Biden picks Jerome Powell to lead the Fed for a second term as the U.S. battles Covid and inflation
President Joe Biden made the announcement Monday morning following weeks of speculation that a push from progressives might see Fed Governor Lael Brainard get the spot.
Acknowledging the political pressure he faced to nominate a more progressive Democrat than the Republican Powell, Biden said Monday afternoon he settled on Powell because the current economic circumstances present “enormous potential and enormous uncertainty” and require “stability and independence.”
Brainard was designated as vice chair of the board of governors; she had been widely expected to get a separate vice chair for supervision post, which oversees the nation’s banking system. As vice chair for monetary policy, she would succeed Richard Clarida, whose term expires Jan. 31, 2022, and will oversee a wider swath of policy decisions.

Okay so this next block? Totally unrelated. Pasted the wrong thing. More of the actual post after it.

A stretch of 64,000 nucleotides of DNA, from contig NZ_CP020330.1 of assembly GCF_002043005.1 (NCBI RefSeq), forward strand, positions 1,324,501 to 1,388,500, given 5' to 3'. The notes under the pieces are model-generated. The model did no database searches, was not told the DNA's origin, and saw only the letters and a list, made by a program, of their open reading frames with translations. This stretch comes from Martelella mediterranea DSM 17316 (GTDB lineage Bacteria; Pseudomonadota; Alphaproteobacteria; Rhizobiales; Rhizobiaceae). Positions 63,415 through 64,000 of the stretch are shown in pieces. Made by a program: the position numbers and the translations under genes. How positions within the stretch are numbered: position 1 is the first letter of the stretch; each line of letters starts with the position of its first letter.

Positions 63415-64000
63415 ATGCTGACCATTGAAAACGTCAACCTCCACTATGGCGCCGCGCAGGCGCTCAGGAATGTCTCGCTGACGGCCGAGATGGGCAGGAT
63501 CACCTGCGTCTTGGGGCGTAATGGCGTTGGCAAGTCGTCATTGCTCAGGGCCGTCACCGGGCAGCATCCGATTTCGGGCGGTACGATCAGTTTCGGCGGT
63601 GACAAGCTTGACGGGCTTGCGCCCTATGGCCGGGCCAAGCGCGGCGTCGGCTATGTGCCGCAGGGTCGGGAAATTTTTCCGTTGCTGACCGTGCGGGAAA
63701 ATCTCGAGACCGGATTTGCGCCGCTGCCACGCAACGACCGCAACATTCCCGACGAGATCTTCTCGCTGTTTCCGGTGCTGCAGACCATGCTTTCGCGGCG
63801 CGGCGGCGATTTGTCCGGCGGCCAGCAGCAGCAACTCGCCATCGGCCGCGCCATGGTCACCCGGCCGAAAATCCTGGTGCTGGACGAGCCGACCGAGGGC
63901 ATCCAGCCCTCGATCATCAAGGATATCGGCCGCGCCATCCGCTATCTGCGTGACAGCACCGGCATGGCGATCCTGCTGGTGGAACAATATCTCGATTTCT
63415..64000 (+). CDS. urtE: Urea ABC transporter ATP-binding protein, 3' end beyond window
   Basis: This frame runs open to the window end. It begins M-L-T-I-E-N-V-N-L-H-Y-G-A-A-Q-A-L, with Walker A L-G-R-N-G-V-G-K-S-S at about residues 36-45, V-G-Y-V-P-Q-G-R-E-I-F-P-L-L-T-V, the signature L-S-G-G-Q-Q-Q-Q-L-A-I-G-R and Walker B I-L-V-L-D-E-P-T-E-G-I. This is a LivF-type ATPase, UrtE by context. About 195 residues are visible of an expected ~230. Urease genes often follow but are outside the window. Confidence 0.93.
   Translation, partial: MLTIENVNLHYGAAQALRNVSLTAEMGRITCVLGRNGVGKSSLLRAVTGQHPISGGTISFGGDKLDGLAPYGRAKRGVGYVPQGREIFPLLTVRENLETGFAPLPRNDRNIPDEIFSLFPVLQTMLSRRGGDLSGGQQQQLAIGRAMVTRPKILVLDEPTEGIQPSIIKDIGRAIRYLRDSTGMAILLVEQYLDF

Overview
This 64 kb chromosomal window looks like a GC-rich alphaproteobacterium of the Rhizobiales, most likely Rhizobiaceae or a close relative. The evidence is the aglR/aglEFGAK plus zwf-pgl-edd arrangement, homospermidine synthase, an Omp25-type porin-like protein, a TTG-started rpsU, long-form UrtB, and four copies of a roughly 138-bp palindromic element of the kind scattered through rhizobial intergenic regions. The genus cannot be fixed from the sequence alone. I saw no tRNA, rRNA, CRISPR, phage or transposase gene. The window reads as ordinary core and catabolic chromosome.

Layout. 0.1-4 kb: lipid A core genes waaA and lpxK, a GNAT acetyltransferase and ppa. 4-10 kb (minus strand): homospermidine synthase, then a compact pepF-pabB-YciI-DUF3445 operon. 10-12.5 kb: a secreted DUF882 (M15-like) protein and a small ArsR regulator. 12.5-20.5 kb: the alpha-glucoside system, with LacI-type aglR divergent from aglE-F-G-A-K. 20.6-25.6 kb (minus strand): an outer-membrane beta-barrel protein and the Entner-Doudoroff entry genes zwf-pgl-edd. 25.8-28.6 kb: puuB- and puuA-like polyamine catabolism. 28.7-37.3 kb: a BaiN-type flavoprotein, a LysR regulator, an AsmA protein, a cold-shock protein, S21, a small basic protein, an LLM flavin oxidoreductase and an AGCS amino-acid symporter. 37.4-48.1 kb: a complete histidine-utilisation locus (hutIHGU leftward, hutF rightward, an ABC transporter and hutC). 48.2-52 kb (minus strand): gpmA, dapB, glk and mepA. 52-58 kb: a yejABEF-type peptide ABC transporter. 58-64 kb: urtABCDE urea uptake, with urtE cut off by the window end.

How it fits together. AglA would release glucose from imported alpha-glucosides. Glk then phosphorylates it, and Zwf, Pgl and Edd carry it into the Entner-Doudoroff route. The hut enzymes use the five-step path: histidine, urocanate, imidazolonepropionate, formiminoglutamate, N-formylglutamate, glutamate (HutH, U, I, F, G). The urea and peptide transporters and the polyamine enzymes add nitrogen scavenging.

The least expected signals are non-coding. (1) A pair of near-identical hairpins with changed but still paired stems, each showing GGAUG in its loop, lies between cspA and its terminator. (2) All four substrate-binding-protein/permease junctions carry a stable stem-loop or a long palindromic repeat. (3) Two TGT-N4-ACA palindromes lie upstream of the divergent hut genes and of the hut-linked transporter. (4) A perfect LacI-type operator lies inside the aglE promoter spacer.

“As I’ve said before, we can’t just return to where we were before the pandemic, we need to build our economy back better, and I’m confident that Chair Powell and Dr. Brainard’s focus on keeping inflation low, prices stable, and delivering full employment will make our economy stronger than ever before,” Biden said in an earlier statement.
The nominations next head to the Senate for confirmation.
In making the decision, Biden praised the Powell Fed for its “decisive” action in the early days of the pandemic.
The Fed rolled out an unprecedented array of lending programs while also cutting interest rates back to near zero and instituting a monthly bond-buying program that would increase the central bank’s holdings of Treasurys and mortgage-backed securities by more than $4 trillion.